Brett Goldstein’s ‘Ted Lasso’ Emmy Nomination Is Much More Than an Overnight Success

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“In the Envelope: The Actor’s Podcast” features in-depth conversations with today’s most noteworthy actors and creators. Join host and Awards Editor Jack Smart for this guide on how to live the creative life from those who are doing it every day. This episode is brought to you by UCLA’s Professional Programs at the School of Theater, Film & Television. 

Brett Goldstein has created, by his own candid admission, “loads of stuff that no one’s watched.” As the actor, writer, podcaster, and comedian explains to Backstage, breakthrough successes in Hollywood are always the result of unseen projects, rejections, and persistent hard work.

“It takes ages,” Goldstein warns his fellow artists. But a passion for storytelling, rather than the promise of any success, is what can and should drive one forward, he says. “Fame and success and awards should never be the aim. The aim should be: Are you enjoying the making of the thing? Because the making of the thing, whatever level you’re at—if it’s a short film you’re making with two friends, or it’s a massive Apple TV show—it’s still the same. You’re still creatively making a thing. And if that makes you happy, then you’ll be all set.” 

The massive Apple TV+ series in question is “Ted Lasso,” the American-British fish-out-of-water comedy from creators Bill Lawrence, Joe Kelly, Brendan Hunt, and titular star Jason Sudeikis that dominated this year’s Emmy Awards list with 20 nominations, a new record for a freshman comedy series. Hired first as a writer and then as Roy Kent, aging captain of the fictional English Premier League team AFC Richmond, Goldstein has earned a Writers Guild Award, ensemble SAG Award nomination, and now 2021 Primetime Emmy nod for supporting comedy actor. 

“It’s so funny, this thing of ‘overnight success.’ I’ve been doing this for 20 years, but yes, sure, it happened overnight!” Goldstein got his start in fringe theater shows and stand-up comedy stages all over the U.K., starring on “Derek,” “Hoff the Record,” and “Adult Life Skills,” for which he won a British Independent Film Award. He created shorts that became the film “SuperBob,” last year’s AMC limited series “Soulmates,” and more, and collaborated with the likes of Ricky Gervais, Catherine Tate, and Lawrence, the latter eventually inviting him to join the “Ted Lasso” writers’ room.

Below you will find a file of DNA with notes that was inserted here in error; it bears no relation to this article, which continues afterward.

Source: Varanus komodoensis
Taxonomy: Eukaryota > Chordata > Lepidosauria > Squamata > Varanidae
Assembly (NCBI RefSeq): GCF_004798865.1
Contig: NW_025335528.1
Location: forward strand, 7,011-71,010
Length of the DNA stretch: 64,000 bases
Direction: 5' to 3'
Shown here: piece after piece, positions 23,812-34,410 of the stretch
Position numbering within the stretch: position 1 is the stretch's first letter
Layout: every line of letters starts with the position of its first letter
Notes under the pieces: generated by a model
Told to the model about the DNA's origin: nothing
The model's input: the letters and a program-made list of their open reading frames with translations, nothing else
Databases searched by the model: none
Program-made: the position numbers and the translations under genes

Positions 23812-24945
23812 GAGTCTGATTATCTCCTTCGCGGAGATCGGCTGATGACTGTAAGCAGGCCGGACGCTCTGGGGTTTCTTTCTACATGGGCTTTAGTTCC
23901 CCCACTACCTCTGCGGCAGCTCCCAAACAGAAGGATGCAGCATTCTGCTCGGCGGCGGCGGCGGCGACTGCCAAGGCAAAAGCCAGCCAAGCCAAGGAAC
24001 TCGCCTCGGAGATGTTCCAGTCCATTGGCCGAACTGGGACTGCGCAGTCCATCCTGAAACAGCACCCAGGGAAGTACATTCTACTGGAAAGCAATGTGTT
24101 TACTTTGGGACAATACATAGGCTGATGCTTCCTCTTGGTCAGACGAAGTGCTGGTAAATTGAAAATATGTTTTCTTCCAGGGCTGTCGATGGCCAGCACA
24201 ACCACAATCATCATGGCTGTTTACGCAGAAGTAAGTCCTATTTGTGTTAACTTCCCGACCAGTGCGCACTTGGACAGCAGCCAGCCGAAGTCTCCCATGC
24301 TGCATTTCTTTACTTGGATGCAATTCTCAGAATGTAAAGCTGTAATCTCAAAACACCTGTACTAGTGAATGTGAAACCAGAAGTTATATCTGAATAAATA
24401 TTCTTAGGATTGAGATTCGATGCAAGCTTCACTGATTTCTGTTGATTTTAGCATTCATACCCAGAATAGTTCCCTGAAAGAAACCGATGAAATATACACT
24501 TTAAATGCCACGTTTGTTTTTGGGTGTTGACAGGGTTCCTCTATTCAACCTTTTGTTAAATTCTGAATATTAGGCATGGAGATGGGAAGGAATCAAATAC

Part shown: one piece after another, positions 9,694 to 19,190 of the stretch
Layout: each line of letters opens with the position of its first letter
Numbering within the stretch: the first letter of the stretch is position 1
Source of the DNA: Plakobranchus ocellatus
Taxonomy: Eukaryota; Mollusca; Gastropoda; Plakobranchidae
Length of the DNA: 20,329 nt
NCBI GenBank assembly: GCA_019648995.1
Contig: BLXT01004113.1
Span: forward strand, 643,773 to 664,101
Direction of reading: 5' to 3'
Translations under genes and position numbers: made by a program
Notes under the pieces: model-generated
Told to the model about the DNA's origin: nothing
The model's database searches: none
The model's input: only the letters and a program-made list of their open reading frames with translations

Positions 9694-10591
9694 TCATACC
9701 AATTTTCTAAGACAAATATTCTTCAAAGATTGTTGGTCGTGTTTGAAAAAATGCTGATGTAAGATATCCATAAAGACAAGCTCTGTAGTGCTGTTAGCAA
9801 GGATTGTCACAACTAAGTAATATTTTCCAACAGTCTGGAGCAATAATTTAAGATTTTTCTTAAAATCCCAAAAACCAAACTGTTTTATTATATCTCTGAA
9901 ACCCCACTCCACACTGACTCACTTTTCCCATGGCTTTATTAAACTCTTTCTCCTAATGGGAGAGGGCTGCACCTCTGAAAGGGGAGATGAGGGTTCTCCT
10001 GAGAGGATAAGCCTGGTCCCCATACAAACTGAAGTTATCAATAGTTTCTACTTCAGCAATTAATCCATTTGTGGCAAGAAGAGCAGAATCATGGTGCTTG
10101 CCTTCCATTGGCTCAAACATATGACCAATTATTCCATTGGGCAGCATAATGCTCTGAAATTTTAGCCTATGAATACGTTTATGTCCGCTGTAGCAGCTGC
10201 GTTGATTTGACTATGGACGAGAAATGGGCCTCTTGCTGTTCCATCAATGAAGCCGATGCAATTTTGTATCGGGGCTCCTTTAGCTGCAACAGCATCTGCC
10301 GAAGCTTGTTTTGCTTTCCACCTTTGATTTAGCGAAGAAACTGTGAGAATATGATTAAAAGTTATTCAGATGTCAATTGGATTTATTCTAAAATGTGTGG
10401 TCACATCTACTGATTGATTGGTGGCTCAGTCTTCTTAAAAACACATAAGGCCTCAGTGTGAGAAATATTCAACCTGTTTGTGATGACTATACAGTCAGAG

It wasn’t until Season 1’s development was well underway that Goldstein worked up the courage to ask about playing Roy, submitting self-tapes in an exactingly polite email. “I had grown up with family friends who were professional footballers, so I’d seen the sadness that is, you do this thing that is incredible, and then at some point, whether you like it or not, you can’t do it anymore. I understood the tragedy of Roy in that area.

“But it was also the rage,” he adds with a laugh. Roy’s perpetually grim expression, tightly wound physicality, and gravelly, foul-mouthed vocalizing are not terribly difficult to tap into, he says. “His guts are good, his instincts are good. He just didn’t have the words for expressing it always. And I think that’s why his voice is like that, because he’s holding everything in, because he’s this cauldron of feelings. But if he let it out, he’d just be crying all the time.”

The show’s second season, which began airing weekly on July 23, was mapped out before Season 1 became such a word-of-mouth hit. “We actually weren’t influenced by the reaction because it hadn’t happened yet,” remembers Goldstein. “I think it’s quite easy to get caught up in the discussions about a show that people are having. But you have to tell the story you were going to tell. As amazing as it is, all these wonderful things that people are saying, you also have to engage in it and then forget it. Because you have to not be influenced by what people want or what people think they want.”

The same goes for navigating Hollywood in general, particularly auditions: “Do your thing,” and then forget about it, is Goldstein’s advice. “It is a lottery. Psychologically you have to go, I’m just offering them a flavor. And it might not be the flavor they want. They might want chocolate, and I’m offering vanilla or whatever it is. I mean, this metaphor is getting stretched. Offer them a fucking flavor from the spice board!” 

And no one, especially actors, should put all their eggs in one basket. “If I’m not acting, I’m writing,” says Goldstein. “I’m never not busy. As long as I’ve got stuff going on, even if this stuff is going nowhere, then I’ve had a good day.... This magical part you’re waiting for? Write it.”

Stay tuned also for casting insider Christine McKenna-Tirella’s update, which includes covering the recent changes to Actors’ Equity Association membership. Her recommended Backstage notices of the week include a CVS health commercial and financial services social campaign.

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